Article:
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Apple removing apps that skirt China firewall

"We are writing to notify you that your application will be removed from the China App Store because it includes content that is illegal in China," Apple said in a notice to ExpressVPN. "We know this stuff is complicated, but it is your responsibility to understand and make sure your app conforms with all local laws."

A second service, called Star VPN, said in a tweet that it had received a similar notice.

China's internet is tightly controlled by censors, who block access to services such as Google (GOOGL, Tech30), Facebook (FB, Tech30) and even the New York Times. To get around the firewall, many people use VPNs, which use encryption to disguise internet traffic.

Authorities are cracking down on local Chinese companies offering VPN services without registering properly with the authorities, said Charlie Smith of, a group that monitors internet censorship in the country.

"These companies largely offer cheap access to VPNs, so in that regard, Chinese are losing an affordable way to access internet freedom," Smith said.

The ministry's comments followed widespread reports of dozens of popular China-based VPNs being shut down, and the country's largest internet provider telling corporate customers that VPNs can only be used to connect to a company's overseas headquarters.

The moves mean it will become increasingly difficult to find a working VPN.

Soon, only technically savvy people will be able to get around China's Great Firewall, says Maya Wang, senior researcher with Human Rights Watch.

"All this means the difficulty of getting access to an uncensored, unmonitored internet is ever increasing," she said.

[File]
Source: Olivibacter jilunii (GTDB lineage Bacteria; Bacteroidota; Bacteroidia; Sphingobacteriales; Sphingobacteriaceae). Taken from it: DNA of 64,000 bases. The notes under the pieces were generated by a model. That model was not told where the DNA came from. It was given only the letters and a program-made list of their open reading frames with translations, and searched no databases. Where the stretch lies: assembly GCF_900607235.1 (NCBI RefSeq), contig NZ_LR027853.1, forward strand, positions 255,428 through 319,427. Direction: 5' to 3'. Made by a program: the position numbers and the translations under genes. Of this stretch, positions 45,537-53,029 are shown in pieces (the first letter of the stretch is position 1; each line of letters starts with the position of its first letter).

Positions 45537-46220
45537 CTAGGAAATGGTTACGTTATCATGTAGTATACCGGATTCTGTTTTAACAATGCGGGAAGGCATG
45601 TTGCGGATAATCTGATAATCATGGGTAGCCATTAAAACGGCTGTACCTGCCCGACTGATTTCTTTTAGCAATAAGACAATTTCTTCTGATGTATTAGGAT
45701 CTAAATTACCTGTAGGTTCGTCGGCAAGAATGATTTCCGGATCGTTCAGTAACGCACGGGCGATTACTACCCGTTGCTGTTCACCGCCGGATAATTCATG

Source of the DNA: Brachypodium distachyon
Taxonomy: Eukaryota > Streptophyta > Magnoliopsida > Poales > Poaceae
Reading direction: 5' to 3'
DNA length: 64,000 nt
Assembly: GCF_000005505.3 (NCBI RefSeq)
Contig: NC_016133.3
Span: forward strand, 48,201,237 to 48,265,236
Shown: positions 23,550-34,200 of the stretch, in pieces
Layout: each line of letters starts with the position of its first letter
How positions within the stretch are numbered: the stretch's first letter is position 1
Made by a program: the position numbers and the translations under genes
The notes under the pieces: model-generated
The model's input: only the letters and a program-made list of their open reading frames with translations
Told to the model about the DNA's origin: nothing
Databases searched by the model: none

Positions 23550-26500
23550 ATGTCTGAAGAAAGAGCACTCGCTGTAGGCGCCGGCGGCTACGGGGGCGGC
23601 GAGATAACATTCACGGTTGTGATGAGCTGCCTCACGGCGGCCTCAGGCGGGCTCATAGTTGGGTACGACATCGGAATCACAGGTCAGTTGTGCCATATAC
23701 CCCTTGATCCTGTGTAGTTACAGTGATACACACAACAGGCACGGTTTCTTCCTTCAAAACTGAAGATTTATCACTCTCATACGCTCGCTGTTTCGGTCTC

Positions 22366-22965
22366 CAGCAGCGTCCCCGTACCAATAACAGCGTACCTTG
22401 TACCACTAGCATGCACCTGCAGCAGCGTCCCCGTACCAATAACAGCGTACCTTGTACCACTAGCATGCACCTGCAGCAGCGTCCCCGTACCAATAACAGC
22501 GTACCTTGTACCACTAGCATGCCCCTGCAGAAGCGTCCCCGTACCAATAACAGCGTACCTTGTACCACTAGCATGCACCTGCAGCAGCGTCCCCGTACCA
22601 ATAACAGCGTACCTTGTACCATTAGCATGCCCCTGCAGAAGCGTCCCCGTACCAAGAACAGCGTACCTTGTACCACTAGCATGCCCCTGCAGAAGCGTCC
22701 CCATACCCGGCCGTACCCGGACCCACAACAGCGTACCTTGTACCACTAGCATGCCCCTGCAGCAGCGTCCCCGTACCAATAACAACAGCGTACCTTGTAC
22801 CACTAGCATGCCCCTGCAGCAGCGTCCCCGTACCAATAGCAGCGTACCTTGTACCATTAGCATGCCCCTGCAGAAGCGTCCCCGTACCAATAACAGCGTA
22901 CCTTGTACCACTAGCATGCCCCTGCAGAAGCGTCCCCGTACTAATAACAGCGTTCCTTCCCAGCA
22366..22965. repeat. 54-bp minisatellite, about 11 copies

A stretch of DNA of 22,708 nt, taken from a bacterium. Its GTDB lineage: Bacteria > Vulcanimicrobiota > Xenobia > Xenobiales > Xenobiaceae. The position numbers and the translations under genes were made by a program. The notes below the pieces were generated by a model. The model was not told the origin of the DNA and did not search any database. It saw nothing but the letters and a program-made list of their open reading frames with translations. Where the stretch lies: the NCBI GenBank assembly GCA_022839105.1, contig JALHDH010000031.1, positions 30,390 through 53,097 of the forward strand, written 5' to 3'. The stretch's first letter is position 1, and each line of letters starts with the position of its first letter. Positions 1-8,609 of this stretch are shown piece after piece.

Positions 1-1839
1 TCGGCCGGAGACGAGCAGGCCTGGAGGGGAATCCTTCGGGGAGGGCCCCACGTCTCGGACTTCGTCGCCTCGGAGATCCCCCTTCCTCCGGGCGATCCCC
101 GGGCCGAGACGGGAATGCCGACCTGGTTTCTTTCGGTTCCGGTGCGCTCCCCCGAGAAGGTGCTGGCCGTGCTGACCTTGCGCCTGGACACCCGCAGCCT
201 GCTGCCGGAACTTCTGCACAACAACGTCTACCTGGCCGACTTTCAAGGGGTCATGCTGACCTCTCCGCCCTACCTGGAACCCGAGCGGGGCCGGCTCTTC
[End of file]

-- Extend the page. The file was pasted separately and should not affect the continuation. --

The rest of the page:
Beijing acknowledges, however, that China can't completely get rid of VPNs -- certainly not for businesses.

"We have noticed the need for direct international connections by foreign trade companies and international businesses. They can apply for such services with approved providers," Zhang said.

"This is one of the rare instances when the authorities admit to the necessity of VPNs," said Smith.

The U.S. views China's censorship as a barrier to trade, arguing in an annual report that China's "extensive blocking of legitimate websites" imposes significant costs on suppliers and users of services and products.

"U.S. industry research has calculated that up to 3,000 sites in total are blocked, affecting billions of dollars in business, including communications, networking, news and other sites," according to the report published by the Office of the United States Trade Representative.

China has tightened internet censorship across the board ahead of the Communist Party's 19th Congress this fall, where a major senior leadership reshuffle is expected. A new cybersecurity law that took effect in June is expected to make it harder for foreign firms to operate in China.














Source: cnn



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